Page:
I doubt you'll find any differences in patterns between Surrey & Dorset without a massively intensive study with complicated analysis. The only regional differences i'm aware of are the Merseyside race which have very broad dorsolateral silvery grey bands between the lateral and the dorsal markings. However, in ALL British populations there is just so much variation, i cannot see how you'd find a useful distinction.
Out of interest, did you end up getting a licence yourself? We were discussing putting you on the HCT one. You sound like you're out a lot. It's important that your results get onto the national database and are put to good use for the conservation of the species.

cheers,
Chris
Chris Gleed-Owen, Research & Monitoring Officer, The HCT & BHS Research Committee Chair
Iowarth
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Posted: 30 May 2005

Further to Chris GO's post please see my reply to the (now nearly a year old) topic re races. Although it sets out general principles re the differences between races (and they are pronounced enough so that most of us with experience can identify the race by appearance alone about 70% of the time) I have to agree with Chris re the difficulty in applying a universal rule. It can be no more than guidance. As I said in the post under the topic mentioned:-

"Having said this - every variation can be seen in every location. it would appear that the variations occur naturally and a combination of trace minerals in the habitat and natural selection (i.e. which pattern provides the best camouflage) are the determinants as much as the racial genes."


Chris Davis, Site Administrator
Co-ordinator, Sand Lizard Captive Breeding Programme
Vicar
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Joined: 02 Sep 2004
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Posted: 30 May 2005

I was chatting with Emma Hutchings (sp?) from Marwell PT the other day, she mentioned they have somebody looking at the automated recognition of an individual L.a from a scanned pic, they are adapting the method used for Zebras (stripes). Maybe Chris G-O's student knows more?.

Assuming they are using a neural-net based system (that's a guess by me), the weightings may give some indication of racial differences. (just a thought).

When captive L.as are reintroduced...is stock from the appropriate race used ?


Steve Langham - Chairman    
Surrey Amphibian & Reptile Group (SARG).
Iowarth
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View other posts by Iowarth
Posted: 30 May 2005

That does sound interesting. Certainly Sand Lizard markings seem to be as individual as fingerprints and effective as an identification at this level. I am not so sure at race level because all variations can be seen in all races at some time. I doubt if it could improve much on the "expert's" identification.

Regarding re-introductions of La, yes, where it is clear what race would have been found in a given area then only the appropriate race is used. For example, Welsh re-intros being thus far restricted to the North & West use the Merseyside race as there is historical contiguity of suitable largely dune habitat. Further South there are areas where it is difficult to decide whether Surrey or Dorset animals are more appropriate but these two races are far more similar to each other anyway.


Chris Davis, Site Administrator
Co-ordinator, Sand Lizard Captive Breeding Programme
GemmaJF
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Posted: 08 Mar 2006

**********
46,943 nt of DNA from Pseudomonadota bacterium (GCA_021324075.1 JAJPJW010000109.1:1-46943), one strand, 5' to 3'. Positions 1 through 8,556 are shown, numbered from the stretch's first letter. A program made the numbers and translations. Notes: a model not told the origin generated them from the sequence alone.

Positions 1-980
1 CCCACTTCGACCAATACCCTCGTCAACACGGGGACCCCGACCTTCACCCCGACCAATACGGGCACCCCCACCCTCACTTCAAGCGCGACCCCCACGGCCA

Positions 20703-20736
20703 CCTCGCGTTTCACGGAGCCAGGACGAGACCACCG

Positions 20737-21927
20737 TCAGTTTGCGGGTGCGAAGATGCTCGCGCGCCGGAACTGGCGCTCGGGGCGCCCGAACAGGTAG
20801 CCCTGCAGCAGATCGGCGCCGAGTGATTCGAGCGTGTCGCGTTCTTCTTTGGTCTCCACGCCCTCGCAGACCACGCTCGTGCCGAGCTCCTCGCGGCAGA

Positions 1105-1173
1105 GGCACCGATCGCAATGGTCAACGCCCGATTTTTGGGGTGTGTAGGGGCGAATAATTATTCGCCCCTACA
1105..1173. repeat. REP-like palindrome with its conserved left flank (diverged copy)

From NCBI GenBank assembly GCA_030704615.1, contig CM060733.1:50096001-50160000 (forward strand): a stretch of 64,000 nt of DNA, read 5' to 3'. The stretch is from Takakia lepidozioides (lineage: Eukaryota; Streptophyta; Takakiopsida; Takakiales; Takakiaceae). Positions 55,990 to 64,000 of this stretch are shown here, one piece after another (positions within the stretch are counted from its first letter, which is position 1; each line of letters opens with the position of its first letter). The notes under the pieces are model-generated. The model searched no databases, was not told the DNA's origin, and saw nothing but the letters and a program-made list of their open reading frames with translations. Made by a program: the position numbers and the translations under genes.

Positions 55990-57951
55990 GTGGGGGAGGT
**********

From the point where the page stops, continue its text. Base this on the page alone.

Steve,

Did you ever come up with a numerical system for keeping up with individuals in reference to your first post in this thread?

It seems the concept is much along the lines of the methods used by Benson for adder, see

http://www.herpetofauna.co.uk/forum/forum_posts.asp?TID=1365 &PN=1&TPN=1

The idea being that using various features such as head marking, scalation and stripe variation you can code an individual adder. It should then be easier to check previous records to see if this animal has been encountered before, using partial or complete information, rather than checking potentially hundreds of images.

I've got a working example

BW140206_001_M_MB_P_5152142_FZZMMWTO

which translates to

site/date first seen_arbitrary field number_sex_base colour (mid brown)_scalation (P = parietal, due to a striking feature)_5152142, relates to scale group counts_FZZMMWTO is after Benson and is a way to describe the stripe, in this case it translates to fore-body zigzag mid-body mirror wave tail ovals

underscores are to keep it windows friendly,

In theory you could maybe get the FZZMMWTO bit from a fleeting glance, then get a high degree of confidence in the identification from a photographic image scale count.

Would like to know if you had any success with this sort of system and any pitfalls.
Gemma Fairchild, Independent Ecological Consultant
Vicar
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Joined: 02 Sep 2004
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Posted: 09 Mar 2006

Heh, yeah I got some way forward in assigning marking 'types', such as number of dorsal white dot clusters (3x2, 4x1 etc), continuous dark banding etc.

But, then had a chat with the folks at Marwell. They are looking at adapting their zebra automated recognition software to sand lizards.

Basically their system allows you to submit a pic of a zebra, and through various transforms, you get a set of unique values, which can be translated into an individual ID. (As I understand it). Tho I'm unsure how the lizard is isolated from the context.

When they get this working for Sandies, it will be far more effective than my approach, so I've stopped. Next time I see them, I'll chase progress.

Currently, I use photo-fit cards, like the one I've posted under individual adder section.

Vicar38785.1902083333
Steve Langham - Chairman    
Surrey Amphibian & Reptile Group (SARG).

- Sand lizard markings